A visitor to the San Fernando Valley in the early 20th century would have been treated to the sight of more than a dozen ranches dotting the plain.
But there were few herds of cattle throwing up clouds of dust across the Valley floor; not many chuckwagons emitting odors of hearty meals being prepared; and only a small number of rugged-looking cowpunchers packing six-shooters on their hips.
In fact, most of the Valley’s cowboys wore make-up and were more concerned with looking good rather than rounding up errant steers. The only ranches of importance in the Valley were movie ranches, and they played a pivotal role in the history of motion pictures.
In their book The Western, George Fenin and William Everson sum up the attraction of the genre: “The western theme, based on the triplex system of the hero, the adventure, and the law, has at all times been fascinating to movie audiences.”
There were two kinds of movie ranches, those bought by film companies specifically for location shooting, and ranches created to rent their facilities to smaller studios and production companies that couldn’t afford their own spread.
By far the most popular movie ranch was the Iverson Movie Ranch; film historians estimate that more than 2,500 motion pictures and television shows shot some or all of their outdoor scenes at the Iverson Ranch.
In the 1880s, Augusta Wagman, a Swedish immigrant, homesteaded 150 acres in northwest Chatsworth. In October 1888, she married Norwegian immigrant Carl Iverson. They expanded their holding to more than 500 acres, and, by about 1912, were allowing movies to be shot on their property. Perhaps the first film shot on the Iverson’s property was D.W. Griffith’s “Man’s Genesis” in 1912.
They soon concluded that there was more money to be made in movie-making than ranching or farming.
By 1920, the Iverson Ranch was the most popular location for westerns and other outdoor filming. In addition to its rugged terrain and numerous trails, over the years the Iversons built a complete western street and ranch sets, numerous miners’ cabins, stagecoach relay stations, and other structures.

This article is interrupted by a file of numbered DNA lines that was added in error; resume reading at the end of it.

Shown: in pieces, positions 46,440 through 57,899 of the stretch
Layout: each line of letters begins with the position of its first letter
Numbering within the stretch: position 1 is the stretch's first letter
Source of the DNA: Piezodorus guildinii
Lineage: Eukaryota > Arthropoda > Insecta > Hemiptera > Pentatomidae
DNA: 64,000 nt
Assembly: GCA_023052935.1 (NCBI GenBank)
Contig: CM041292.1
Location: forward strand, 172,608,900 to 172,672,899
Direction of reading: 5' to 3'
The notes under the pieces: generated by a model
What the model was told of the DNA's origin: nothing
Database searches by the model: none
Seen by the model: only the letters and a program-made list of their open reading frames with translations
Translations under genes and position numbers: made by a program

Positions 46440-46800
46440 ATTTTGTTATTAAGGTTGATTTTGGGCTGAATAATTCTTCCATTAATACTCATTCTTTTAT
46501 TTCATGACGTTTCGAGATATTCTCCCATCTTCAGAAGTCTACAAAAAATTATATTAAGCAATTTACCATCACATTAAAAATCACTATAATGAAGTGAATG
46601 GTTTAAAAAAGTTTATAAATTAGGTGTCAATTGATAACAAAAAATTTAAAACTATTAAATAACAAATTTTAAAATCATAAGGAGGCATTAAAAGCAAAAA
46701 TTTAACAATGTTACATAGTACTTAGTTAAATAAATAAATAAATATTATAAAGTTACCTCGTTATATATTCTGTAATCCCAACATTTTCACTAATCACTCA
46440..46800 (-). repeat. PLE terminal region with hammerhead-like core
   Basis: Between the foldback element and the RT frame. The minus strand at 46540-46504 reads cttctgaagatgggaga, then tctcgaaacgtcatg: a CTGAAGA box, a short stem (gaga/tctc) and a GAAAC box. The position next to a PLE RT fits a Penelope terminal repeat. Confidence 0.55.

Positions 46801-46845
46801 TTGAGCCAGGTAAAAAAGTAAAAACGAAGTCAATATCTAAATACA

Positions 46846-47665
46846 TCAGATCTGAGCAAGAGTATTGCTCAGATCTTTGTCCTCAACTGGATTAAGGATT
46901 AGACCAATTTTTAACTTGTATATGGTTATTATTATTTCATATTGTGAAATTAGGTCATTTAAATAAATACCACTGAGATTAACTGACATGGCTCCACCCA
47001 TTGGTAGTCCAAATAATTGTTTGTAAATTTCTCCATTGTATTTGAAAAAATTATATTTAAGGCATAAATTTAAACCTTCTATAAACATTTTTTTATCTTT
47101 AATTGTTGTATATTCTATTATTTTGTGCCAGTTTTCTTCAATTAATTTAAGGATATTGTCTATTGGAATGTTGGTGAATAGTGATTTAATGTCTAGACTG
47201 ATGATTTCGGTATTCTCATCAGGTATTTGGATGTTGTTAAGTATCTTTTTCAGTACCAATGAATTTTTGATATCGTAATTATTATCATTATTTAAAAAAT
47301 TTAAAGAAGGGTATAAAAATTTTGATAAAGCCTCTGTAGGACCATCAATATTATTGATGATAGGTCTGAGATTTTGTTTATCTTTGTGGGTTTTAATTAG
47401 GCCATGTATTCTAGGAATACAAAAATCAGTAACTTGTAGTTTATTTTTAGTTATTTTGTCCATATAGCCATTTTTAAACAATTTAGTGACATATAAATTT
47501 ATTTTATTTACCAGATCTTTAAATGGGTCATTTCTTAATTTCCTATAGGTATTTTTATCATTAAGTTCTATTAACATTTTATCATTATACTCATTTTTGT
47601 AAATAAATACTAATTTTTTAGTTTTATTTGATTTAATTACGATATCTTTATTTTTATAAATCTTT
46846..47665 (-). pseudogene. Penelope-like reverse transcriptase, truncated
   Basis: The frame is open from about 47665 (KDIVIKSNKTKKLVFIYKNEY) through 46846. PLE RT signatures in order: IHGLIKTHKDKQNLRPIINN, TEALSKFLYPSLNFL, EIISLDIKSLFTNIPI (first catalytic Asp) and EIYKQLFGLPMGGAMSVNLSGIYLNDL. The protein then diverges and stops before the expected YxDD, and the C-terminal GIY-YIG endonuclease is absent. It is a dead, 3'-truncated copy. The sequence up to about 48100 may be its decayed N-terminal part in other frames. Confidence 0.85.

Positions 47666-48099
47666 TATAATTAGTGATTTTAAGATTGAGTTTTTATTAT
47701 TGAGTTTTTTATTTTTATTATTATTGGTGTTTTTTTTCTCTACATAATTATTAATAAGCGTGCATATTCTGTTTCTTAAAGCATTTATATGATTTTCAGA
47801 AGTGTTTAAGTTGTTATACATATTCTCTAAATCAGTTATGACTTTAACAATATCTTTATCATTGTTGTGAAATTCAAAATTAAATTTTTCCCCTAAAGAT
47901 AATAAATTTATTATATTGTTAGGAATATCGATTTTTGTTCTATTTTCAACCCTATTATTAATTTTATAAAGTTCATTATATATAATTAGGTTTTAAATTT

Parts of what is perhaps the greatest western ever made, “Stagecoach” (1939), starring John Wayne, were filmed at Iverson. Republic Pictures shot scores of western films and serials at the ranch.
With the advent of television, the ranch hosted productions of “The Roy Rogers Show,” “The Gene Autry Show,” “The Cisco Kid”, and “Zorro.” Scores of popular TV shows, including “The Virginian,” “Bonanza,” and “Gunsmoke” were also filmed at the Iverson.
But not only westerns were filmed on the ranch; the Iverson Ranch stood in for Africa, India, and even Pacific Islands. John Wayne’s “The Fighting Seabees” (1944), “The African Queen” (1951), starring Humphrey Bogart and Katharine Hepburn, and even “The Lives of a Bengal Lancer” (1935), starring Gary Cooper and Franchot Tone, were filmed in whole or in part at the Ranch.
Jerry England, who has written extensively about the Iverson, noted: “Iverson’s eccentric system of charging film-makers included a charge of 50 cents per day for each person entering the ranch, 25 cents per horse per day, $1 per day for light vehicles, $2 per day for trucks, and $100 per day for each additional camera and generator. There were additional charges for electricity and water usage.”
The advent of the Simi Valley Freeway (118) split the Iverson Ranch in half. The freeway’s noise, along with the near-demise of the Western film genre, spelled the Ranch’s doom. One of the last films shot on the ranch was “Support Your Local Sheriff” in 1968, starring James Garner and Joan Hackett. Not surprisingly, it was a spoof of westerns.
By the 1960s, directors had given way to developers, and houses of varying types took over much of the ranch property. The famous Garden of the Gods, with its many rock formations, north of Santa Susana Pass Road, including its popular Lone Ranger Rock, where Silver reared at the top of the Lone Ranger program, is still there.
The Iverson Ranch is gone, but if you listen carefully, you can still hear – faintly, a deep voice intoning – “A fiery horse with the speed of light, a cloud of dust, and a hearty Hi-Yo, Silver, away!”
Martin Cooper, President of Cooper Communications, supervised PR for the Academy of Motion Picture Arts & Sciences for 10 years. He is Chairman of the Board of the UCLA Film & Television Archive, a Fernando Award Honoree, and Past Chairman of VICA. He has written four books, two of them on the San Fernando Valley.